In its first years, MongoDB was considered to be the “barbarians at the gate”. This was because MongoDB believed that the relational model of data was natural but inefficient. Object-oriented software developers and agile software development professionals liked the simpler alternative aligned with modern agile and DevOps methods.
MongoDB’s popularity has greatly increased over the last 10 years among a very large segment of the software development community. Undoubtedly, MongoDB is more popular today than the venerable incumbents ten years ago. Only MongoDB is 21st-century technology as opposed to the other four leading databases (according to DB-engines.com rankings). The others were developed in the 1980s and 1990s.
Successful barbarians, however, eventually emerge civilized. MongoDB now must appeal to enterprise decision-makers as well as developers working on the front lines. And, that point about the JSON document model has already been made, MongoDB now faces the reality that all of the legacy databases are offering increasing support for JSON data models. The success of new SQL-compatible databases such as cockroach DB and snowflake DB indicates a resurgence of support for SQL. It’s not impossible that NewSQL variants offering “good enough” JSON support will dominate the market within two years.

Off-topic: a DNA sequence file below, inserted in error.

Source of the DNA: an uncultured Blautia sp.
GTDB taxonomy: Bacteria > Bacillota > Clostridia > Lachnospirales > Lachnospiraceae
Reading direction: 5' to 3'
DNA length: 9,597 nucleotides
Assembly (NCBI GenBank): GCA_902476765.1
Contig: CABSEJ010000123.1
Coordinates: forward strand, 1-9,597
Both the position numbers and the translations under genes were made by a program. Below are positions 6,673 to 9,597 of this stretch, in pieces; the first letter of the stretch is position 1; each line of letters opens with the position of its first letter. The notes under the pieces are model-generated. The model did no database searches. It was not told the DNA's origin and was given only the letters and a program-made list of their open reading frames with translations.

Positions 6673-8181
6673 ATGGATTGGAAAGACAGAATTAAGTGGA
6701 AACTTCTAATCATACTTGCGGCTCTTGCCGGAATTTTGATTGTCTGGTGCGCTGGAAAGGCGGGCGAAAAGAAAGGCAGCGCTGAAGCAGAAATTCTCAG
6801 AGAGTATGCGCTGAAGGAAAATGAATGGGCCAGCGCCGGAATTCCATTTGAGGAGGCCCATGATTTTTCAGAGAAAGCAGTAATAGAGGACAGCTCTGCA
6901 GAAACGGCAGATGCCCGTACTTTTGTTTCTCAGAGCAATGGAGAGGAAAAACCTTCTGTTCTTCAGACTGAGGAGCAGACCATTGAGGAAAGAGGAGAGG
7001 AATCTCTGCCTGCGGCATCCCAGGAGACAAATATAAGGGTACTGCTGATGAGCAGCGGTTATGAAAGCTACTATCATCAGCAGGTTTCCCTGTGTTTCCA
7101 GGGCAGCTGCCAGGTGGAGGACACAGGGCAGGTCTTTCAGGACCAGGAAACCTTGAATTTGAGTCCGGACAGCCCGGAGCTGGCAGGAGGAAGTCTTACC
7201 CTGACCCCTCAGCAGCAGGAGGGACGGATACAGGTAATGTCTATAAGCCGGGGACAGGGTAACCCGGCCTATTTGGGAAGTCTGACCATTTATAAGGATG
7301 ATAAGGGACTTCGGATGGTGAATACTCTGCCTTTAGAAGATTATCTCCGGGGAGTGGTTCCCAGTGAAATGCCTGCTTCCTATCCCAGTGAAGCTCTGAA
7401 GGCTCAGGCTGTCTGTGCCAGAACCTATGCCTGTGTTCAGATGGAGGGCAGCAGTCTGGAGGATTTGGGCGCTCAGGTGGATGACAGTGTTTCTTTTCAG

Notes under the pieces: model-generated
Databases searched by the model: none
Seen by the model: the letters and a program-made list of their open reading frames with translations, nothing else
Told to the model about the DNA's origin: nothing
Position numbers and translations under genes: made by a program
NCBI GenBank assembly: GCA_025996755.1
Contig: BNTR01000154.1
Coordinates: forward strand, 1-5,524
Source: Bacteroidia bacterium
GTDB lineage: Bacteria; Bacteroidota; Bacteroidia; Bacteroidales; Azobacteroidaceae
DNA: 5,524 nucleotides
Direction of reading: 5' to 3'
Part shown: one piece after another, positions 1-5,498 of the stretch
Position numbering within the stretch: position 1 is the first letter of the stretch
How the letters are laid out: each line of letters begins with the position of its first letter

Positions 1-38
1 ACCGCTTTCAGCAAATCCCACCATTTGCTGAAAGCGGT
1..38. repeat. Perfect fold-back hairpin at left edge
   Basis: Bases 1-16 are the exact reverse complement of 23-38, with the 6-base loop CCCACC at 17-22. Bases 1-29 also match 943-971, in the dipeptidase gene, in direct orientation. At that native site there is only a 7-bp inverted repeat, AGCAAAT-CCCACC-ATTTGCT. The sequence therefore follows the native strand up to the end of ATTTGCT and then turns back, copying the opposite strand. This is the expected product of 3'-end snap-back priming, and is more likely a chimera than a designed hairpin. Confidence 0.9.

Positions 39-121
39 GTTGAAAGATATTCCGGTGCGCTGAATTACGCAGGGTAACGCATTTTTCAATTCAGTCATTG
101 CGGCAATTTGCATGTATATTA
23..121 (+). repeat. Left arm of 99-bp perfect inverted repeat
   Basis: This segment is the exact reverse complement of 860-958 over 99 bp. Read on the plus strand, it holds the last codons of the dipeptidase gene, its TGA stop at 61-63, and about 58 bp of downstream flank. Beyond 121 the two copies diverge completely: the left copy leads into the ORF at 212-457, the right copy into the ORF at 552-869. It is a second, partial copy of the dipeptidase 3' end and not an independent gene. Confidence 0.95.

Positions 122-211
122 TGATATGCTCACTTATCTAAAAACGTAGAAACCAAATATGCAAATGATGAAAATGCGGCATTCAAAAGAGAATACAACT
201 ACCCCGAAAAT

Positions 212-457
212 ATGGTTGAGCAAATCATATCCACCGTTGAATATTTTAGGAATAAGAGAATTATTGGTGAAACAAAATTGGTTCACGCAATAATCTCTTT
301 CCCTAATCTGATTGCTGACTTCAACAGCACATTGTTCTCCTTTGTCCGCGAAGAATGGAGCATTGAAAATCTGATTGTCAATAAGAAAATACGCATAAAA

In order to maintain its rapid growth, MongoDB cannot be complacent; it must look forward. Currently, MongoDB has around 40 people working for it who come from diverse backgrounds and they are primarily focused on its future development. MongoDB Labs, a Sydney-based initiative, has been created exclusively for the purpose of looking into the future of MongoDB.
Data from websites and mobile applications are primarily sent to it as hot transactional data. MongoDB Atlas Data Lake and Amazon S3 buckets are both examples of cold data that can be accessed by MongoDB Atlas Data Lake. It provides an alternative to SQL thanks to MongoDB query language (MQL) and aggregation framework. As a consequence of its success, MQL has become the defacto standard for MongoDB lookalikes; Microsoft and Amazon, for example, have implemented MQL-like interfaces. Nevertheless, SQL remains a vibrant technology. We are likely to see MongoDB’s interoperability with SQL increasing just as SQL databases add JSON support.